Parker has pledged to maintain all nine American and US Airways hubs, including Philadelphia.
One Philadelphia shareholder, Jim White, attending the meeting thanked Parker for keeping Philadelphia as a hub.
"You need not thank us for our commitment to Philadelphia," Parker said. "We do well there, and we love the city. We love being the largest carrier there. Our hub does well for US Airways, will do even better as part of a larger network at American."
"This merger will be great for Philadelphia, for the state of Pennsylvania, actually for everywhere we serve," Parker said. "It will just make that hub stronger as part of a stronger American Airlines. We are looking forward to a continued relationship with the city."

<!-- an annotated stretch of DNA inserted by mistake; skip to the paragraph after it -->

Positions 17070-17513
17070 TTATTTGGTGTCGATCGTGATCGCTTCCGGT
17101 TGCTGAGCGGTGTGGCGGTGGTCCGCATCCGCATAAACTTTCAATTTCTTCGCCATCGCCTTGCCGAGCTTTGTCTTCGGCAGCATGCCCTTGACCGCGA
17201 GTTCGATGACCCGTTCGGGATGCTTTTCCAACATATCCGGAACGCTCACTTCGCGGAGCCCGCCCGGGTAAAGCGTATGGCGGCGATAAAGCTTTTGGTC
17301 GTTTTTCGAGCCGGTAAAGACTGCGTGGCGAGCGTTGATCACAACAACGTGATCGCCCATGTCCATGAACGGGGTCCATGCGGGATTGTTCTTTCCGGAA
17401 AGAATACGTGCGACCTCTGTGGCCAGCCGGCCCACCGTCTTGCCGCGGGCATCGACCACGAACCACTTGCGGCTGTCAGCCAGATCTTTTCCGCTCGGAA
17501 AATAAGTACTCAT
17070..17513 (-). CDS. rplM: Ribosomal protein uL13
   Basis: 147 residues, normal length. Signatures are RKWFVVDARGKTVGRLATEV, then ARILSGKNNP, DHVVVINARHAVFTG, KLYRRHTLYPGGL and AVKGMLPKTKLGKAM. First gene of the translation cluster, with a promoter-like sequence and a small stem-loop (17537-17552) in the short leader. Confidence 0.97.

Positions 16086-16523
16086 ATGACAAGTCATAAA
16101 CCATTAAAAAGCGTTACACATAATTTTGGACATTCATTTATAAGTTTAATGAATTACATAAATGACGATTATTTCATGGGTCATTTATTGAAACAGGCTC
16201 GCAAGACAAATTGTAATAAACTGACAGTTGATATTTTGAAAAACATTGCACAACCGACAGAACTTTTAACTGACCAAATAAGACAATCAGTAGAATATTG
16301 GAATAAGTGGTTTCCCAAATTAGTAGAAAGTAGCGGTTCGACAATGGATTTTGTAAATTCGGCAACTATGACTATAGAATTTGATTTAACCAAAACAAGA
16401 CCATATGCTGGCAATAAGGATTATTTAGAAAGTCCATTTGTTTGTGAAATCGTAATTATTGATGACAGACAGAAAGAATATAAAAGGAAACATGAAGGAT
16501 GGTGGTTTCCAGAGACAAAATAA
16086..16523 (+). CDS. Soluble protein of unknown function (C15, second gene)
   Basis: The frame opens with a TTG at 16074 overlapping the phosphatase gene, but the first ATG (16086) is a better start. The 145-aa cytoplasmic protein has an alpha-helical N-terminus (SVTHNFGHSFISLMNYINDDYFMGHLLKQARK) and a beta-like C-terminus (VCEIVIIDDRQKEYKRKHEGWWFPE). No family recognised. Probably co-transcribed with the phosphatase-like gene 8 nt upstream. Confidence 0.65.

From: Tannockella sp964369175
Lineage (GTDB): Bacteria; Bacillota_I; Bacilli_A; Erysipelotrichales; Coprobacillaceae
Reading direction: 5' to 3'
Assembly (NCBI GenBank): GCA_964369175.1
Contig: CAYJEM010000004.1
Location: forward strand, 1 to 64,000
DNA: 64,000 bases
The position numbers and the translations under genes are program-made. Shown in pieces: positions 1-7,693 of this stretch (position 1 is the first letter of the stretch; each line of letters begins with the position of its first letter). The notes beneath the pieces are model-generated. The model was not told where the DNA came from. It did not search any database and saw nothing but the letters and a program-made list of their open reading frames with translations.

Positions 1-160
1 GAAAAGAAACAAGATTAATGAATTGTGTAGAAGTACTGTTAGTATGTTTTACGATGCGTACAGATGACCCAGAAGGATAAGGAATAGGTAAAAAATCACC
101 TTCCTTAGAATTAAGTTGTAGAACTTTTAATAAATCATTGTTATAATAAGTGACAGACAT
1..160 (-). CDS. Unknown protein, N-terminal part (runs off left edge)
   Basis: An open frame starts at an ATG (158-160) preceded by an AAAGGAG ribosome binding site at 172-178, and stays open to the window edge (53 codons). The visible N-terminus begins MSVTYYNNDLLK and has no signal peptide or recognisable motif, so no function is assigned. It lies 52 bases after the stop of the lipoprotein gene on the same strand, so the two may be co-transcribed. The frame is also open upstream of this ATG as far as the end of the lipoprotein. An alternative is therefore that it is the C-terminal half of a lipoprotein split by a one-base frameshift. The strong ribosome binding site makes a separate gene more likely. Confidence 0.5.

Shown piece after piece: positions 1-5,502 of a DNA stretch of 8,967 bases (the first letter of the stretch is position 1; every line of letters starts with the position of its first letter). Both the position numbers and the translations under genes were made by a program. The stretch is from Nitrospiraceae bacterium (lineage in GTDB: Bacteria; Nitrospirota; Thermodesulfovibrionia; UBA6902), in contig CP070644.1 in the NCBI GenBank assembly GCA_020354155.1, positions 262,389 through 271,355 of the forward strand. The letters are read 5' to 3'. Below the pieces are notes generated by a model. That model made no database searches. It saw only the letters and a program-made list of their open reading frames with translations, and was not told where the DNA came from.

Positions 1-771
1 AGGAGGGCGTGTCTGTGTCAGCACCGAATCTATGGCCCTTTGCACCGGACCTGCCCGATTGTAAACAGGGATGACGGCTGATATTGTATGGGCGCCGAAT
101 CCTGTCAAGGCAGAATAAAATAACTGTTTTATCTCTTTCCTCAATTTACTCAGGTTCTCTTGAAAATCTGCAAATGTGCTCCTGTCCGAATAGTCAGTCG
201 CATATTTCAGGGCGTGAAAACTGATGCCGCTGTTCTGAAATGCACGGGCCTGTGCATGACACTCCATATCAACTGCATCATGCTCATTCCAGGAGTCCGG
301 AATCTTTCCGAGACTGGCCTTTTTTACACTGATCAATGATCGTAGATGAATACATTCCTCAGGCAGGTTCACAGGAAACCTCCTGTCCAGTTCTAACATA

Outside the meeting in New York City, a small group of community and labor advocates representing low-wage airport workers protested. They demanded better pay for nonunion employees of private companies that have low-bid contracts with airlines to provide services by skycaps, wheelchair attendants, baggage handlers and aircraft cabin cleaners. Several airport workers spoke at the meeting.
The combined airline, which will be called American and be based in Dallas-Fort Worth, Texas, will operate a fleet of 1,215 aircraft and have more than 100,000 employees, annual revenue of nearly $40 billion, and 6,700 flights to 336 destinations in 56 countries.
The merger is an $11 billion, all-stock transaction, with 72 percent of the combined airline owned by American shareholders and 28 percent by US Airways shareholders.
Contact Linda Loyd at 215-854-2831 or email@example.com.